((ishq ke maidaa;N-daaro;N me;N bhii marne kaa hai va.sf bahut
ya((nii mu.siibat aisii u;Thaanaa kaar-e kaar-gu;zaaraa;N hai

1) among (even/also) the battlefield-holders of passion, there is much quality/virtue/praise of dying
2) that is, to endure such adversity/affliction is a task for the task-achievers



va.sf : 'Describing; declaring; praising; —description, expression of qualities; praise, encomium; attribute; epithet; quality, property; —merit, virtue, worth'. (Platts p.1195)


kaar-gu;zaar : 'Skilful in business, expert, expeditious; industrious; attentive, dutiful; —a skilful, or an expeditious, worker, &c.'. (Platts p. 799)

S. R. Faruqi:

In this verse the meaning of bhii is not [only] 'even' or 'also'; rather, it's for power of expression. This is an Urdu idiom. Mir has used it in various places; for example, in the second divan:


and in the third divan:


In the present verse an additional pleasure is that bhii can also be taken in its real meaning. That is, this quality not only belongs to the battlefield-holders (soldiers) of kings, but also belongs to the battlefield-holders of passion-- that they have an inclination toward dying. And maidaa;N-daar is an interesting word, but it is neither in Barkati Sahib's dictionary, nor in the aa.sifiyah , nor in Platts.

The author of the nuur ul-lu;Gaat has so badly misguided us that he has entered only maidaa;N-daarii karnaa , meaning 'to fight, to quarrel', and has written that it is a women's idiom! Such things enable us to judge that our dictionary-writers no doubt made great efforts, but their method of working was not intellectual and scientific, so that they were responsible for such negligences.

Then, marne kaa va.sf is an extremely eloquent phrase. As though like generosity, courage, and cheerfulness, dying too is a quality. That is, dying is not an act of compulsion or violence and aversion, but rather a jewel, a virtue, that some people have and some people do not have. After this, to construe death as 'enduring an adversity', and call it a 'task for the task-achievers', is such pithiness of speech that it's Mir's own special style. As if dying too were among the adversity-filled tasks in the world that must be fulfilled, and not anything separate from the world. There are among us some people like us who achieve it.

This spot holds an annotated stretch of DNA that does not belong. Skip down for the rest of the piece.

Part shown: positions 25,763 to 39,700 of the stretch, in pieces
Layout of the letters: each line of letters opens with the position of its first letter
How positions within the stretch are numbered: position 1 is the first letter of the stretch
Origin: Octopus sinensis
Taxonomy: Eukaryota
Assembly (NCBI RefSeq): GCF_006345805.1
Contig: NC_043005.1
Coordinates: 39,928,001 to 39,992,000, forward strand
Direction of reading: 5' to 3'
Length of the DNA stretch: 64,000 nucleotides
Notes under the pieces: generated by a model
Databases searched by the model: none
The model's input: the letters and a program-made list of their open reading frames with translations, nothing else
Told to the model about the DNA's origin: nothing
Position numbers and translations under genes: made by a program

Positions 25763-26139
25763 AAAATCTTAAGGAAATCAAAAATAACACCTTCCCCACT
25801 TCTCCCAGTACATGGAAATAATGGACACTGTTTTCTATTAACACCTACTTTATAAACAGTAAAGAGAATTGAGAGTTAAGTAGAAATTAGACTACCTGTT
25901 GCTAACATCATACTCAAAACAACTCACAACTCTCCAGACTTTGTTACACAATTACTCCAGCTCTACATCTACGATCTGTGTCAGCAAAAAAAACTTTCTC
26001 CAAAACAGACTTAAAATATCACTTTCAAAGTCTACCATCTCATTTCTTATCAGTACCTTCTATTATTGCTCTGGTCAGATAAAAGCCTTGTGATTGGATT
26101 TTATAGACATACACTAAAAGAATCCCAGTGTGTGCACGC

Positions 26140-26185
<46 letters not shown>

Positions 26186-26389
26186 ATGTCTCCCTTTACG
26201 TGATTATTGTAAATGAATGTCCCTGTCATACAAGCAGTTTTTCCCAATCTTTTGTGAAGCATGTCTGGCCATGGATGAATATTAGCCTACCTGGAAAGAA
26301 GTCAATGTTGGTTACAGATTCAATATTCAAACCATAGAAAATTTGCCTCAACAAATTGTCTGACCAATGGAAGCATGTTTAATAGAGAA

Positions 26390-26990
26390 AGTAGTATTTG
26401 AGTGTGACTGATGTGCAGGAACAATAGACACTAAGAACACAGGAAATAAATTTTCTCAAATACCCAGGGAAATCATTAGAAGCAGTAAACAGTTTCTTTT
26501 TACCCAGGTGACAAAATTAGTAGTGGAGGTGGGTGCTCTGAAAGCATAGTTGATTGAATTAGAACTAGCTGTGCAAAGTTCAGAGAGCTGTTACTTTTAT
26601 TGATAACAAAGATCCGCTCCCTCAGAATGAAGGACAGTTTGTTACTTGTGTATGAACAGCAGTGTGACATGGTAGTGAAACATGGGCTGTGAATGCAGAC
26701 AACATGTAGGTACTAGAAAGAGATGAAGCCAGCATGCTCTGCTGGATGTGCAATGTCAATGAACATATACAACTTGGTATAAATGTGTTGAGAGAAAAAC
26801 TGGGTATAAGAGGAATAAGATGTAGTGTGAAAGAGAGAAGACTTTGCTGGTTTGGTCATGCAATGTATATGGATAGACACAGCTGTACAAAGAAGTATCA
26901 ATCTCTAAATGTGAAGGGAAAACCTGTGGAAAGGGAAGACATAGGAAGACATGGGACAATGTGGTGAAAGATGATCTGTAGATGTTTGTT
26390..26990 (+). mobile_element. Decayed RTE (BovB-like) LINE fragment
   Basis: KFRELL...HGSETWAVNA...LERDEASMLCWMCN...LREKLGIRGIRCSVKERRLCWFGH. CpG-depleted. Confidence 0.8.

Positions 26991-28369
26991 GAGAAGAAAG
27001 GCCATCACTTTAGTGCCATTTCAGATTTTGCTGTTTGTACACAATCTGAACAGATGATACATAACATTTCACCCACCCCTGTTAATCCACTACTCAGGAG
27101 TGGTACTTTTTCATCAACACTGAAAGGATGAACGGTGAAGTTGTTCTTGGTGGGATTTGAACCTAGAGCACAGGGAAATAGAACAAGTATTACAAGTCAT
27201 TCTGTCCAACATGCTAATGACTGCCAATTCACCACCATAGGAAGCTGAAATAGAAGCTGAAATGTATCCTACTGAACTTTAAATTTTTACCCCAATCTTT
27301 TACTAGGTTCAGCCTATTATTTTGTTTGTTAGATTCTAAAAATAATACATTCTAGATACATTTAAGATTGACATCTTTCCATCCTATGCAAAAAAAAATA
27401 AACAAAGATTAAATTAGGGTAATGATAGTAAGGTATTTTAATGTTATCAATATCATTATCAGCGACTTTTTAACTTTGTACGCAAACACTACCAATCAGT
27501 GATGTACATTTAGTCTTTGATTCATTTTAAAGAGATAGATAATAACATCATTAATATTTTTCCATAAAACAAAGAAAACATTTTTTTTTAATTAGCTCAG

The structure is so fluent, and the words so resonant, that from maidaa;N-daaro;N to kaar-gu;zaaraa;N there's the sense of a roll of drums. That is, 'dramaticness' and 'overstatement' have entirely entered in, but he has created such a melody/harmony that for the 'battlefield-holders of passion' there could not possibly be a praise [va.sf] better than this.



Those who hold the 'battlefield of passion' are those who have won it, at great risk and perhaps at great cost. They are thus the doers of deeds, the high achievers. Constantly risking death is the kind of 'adversity' that only they can sustain. But wait-- does aisii mu.siibat necessarily refer to dying? Perhaps the ordeals faced in the course of their lives by lovers on the 'battlefield of passion' are such that death would be a sweet relief by comparison. Perhaps that's why they are inclined, among themselves, to devote 'much praise' (see the definition of va.sf ) to the prospect of death?

For an example of 'such adversity' other than death, we need look no further than the very next verse in the ghazal [{1504,4}]:

dil hai daa;G jigar hai ;Tuk;Re aa;Nsuu saare ;xuun hu))e
lohuu paanii ek kare yih ((ishq-e laalah-((i;zaaraa;N hai

[the heart is a wound; the liver is fragments; all the tears have become blood
to make blood and water one-- this is passion for the tulip-cheeked ones]